In a new, ongoing trial, deep-brain stimulation – more commonly used for Parkinson’s patients – is being tested on patients after a stroke. Doctors are hoping that the process, which involves implanting an electrode that stimulates a particular area of the patient’s brain after a stroke, will reverse the patient’s paralysis post-stroke and restore mobility.

To comprehend how a stroke hinders normal brain function, Laurie Ann Bonkoski, a speech therapist, compares a stroke to a home whose front door has unexpectedly become blocked by a fallen tree. In her studies, she’s determined to evade that blockage and access different paths to help recover as much functionality to the person as possible.

To work in conjunction with therapy to develop new neural pathways, Dr. Andre Machado of the Cleveland Clinic implanted the first deep-brain stimulating electrode into a stroke patient as the initial first step in this clinical human trial. The next step will be to switch it on, transmitting the electrical impulses that he hopes will stimulate brain growth. Based on the outcomes of this trial, several other conditions are lined up for similar tests. University Hospital neurosurgeon Jennifer Sweet shares, “People are studying the benefit of this for addiction; we know that it can be effective in obsessive compulsive disorder, it’s been used to treat Tourette’s; it may even be an option for anorexia or obesity or hypertension.”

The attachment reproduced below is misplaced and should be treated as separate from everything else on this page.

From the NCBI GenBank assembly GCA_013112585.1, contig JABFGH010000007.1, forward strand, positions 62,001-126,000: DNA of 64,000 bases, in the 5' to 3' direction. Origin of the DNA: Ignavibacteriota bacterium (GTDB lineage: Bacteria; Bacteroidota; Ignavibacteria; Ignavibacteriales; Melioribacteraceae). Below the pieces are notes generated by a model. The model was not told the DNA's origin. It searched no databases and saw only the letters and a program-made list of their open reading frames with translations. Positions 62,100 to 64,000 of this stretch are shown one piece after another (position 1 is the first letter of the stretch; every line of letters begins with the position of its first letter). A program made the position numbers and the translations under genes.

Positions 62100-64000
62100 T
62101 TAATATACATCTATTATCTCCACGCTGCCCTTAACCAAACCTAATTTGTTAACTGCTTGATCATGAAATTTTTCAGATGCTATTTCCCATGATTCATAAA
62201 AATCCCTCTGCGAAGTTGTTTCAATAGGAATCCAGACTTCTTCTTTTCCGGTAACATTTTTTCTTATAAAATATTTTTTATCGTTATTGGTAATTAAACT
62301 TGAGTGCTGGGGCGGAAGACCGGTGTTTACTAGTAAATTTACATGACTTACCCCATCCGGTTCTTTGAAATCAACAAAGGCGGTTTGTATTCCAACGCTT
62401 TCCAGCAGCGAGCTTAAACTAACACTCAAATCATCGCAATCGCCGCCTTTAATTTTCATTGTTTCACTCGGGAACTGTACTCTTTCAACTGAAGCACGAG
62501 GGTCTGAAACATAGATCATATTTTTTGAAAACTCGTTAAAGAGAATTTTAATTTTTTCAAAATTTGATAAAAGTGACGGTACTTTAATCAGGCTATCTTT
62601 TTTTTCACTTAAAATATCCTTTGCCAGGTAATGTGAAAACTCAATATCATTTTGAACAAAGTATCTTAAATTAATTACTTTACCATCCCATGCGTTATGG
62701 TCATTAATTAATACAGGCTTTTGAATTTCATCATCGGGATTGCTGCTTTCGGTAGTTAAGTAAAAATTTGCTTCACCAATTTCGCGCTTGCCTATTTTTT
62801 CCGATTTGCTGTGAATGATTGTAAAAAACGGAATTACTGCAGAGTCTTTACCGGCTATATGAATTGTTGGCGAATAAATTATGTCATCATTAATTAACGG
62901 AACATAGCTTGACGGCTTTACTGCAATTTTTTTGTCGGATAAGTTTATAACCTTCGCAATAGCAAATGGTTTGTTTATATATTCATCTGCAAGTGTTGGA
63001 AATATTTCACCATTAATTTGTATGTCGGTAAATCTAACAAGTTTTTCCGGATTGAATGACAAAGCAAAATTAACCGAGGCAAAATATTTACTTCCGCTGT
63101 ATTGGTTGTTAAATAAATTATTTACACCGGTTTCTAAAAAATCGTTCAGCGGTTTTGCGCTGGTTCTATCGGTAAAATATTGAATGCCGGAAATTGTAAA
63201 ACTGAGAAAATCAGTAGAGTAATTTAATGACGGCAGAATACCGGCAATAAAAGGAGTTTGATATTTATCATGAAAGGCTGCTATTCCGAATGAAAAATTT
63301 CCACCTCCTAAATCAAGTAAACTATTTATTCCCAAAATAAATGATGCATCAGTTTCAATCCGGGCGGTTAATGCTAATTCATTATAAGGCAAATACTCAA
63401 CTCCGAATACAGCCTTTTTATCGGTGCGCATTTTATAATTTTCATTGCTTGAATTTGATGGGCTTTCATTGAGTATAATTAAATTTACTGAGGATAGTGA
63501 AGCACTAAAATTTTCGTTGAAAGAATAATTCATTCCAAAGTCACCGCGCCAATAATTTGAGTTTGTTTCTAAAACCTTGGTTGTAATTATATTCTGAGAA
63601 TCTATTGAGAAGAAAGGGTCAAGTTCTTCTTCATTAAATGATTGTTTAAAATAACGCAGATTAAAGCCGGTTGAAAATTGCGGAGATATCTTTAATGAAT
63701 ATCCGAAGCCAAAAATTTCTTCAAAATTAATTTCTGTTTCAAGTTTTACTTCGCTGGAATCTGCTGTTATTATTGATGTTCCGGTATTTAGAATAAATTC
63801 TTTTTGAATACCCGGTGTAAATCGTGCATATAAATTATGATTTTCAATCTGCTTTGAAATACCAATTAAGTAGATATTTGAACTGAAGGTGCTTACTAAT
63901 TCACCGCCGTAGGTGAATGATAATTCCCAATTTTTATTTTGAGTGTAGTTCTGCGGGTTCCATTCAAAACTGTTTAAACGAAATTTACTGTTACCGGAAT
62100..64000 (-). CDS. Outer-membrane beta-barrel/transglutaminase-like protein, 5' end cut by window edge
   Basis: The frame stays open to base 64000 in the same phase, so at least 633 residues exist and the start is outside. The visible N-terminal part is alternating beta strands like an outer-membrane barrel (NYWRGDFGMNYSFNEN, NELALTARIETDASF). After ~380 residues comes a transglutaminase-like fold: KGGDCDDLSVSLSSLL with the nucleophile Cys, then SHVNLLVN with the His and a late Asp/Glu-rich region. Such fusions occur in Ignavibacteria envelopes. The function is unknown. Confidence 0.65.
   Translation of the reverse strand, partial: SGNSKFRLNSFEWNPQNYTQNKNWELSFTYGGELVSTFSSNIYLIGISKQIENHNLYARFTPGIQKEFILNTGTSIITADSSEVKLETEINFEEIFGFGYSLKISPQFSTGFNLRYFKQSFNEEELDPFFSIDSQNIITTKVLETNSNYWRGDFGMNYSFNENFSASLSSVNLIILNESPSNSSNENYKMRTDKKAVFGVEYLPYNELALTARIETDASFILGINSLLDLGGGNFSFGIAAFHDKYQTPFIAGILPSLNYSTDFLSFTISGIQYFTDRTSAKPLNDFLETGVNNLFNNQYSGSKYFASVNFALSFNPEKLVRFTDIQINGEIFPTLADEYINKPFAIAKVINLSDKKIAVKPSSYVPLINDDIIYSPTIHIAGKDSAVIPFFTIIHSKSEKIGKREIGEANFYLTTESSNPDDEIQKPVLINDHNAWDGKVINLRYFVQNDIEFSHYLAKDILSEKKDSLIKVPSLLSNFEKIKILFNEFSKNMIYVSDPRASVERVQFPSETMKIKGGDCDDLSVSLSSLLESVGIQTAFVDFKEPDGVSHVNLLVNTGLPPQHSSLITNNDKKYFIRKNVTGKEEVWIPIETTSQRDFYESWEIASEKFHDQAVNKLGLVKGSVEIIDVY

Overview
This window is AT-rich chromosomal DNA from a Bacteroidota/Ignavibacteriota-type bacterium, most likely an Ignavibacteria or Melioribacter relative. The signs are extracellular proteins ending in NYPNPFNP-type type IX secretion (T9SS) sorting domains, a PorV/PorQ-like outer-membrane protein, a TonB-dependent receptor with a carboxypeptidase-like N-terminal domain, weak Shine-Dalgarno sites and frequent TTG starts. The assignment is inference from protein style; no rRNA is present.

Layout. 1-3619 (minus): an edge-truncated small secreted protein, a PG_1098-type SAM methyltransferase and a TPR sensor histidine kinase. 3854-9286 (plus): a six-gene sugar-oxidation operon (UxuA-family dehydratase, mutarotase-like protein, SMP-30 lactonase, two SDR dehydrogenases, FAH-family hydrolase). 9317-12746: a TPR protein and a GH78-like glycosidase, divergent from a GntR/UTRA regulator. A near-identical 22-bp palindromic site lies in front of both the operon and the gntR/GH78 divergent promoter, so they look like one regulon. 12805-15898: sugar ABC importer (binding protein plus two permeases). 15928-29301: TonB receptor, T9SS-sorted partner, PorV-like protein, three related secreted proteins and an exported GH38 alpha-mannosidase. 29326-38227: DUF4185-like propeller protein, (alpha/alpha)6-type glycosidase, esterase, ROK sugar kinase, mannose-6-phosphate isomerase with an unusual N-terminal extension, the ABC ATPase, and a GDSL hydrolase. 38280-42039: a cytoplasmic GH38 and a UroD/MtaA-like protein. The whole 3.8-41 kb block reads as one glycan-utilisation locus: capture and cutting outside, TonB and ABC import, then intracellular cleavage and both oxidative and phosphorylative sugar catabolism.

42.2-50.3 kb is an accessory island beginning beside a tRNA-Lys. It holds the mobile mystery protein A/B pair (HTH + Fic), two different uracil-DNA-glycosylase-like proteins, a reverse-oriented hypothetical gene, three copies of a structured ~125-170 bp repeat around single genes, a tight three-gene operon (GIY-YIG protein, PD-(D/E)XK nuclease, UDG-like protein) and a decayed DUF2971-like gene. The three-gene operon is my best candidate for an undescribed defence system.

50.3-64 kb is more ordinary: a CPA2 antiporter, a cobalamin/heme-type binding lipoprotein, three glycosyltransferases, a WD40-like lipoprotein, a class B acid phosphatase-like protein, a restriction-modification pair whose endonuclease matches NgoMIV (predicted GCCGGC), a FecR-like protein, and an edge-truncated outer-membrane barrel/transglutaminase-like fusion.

Atlanta Home Care Partners will be watching for developments in this study. In the meantime, if your senior loved one requires assistance after a stroke, call us at 404.228.0103 or contact us online for in-home personal care Atlanta services to improve his or her life quality. We are able to help in any of the following ways:

  • Preparing nourishing meals in accordance with any prescribed dietary plan
  • Helping with light household chores and laundry
  • Performing a safety evaluation of the home to reduce fall risks
  • Providing escorted transportation to medical appointments or other outings
  • Picking up prescriptions and running errands
  • And much, much more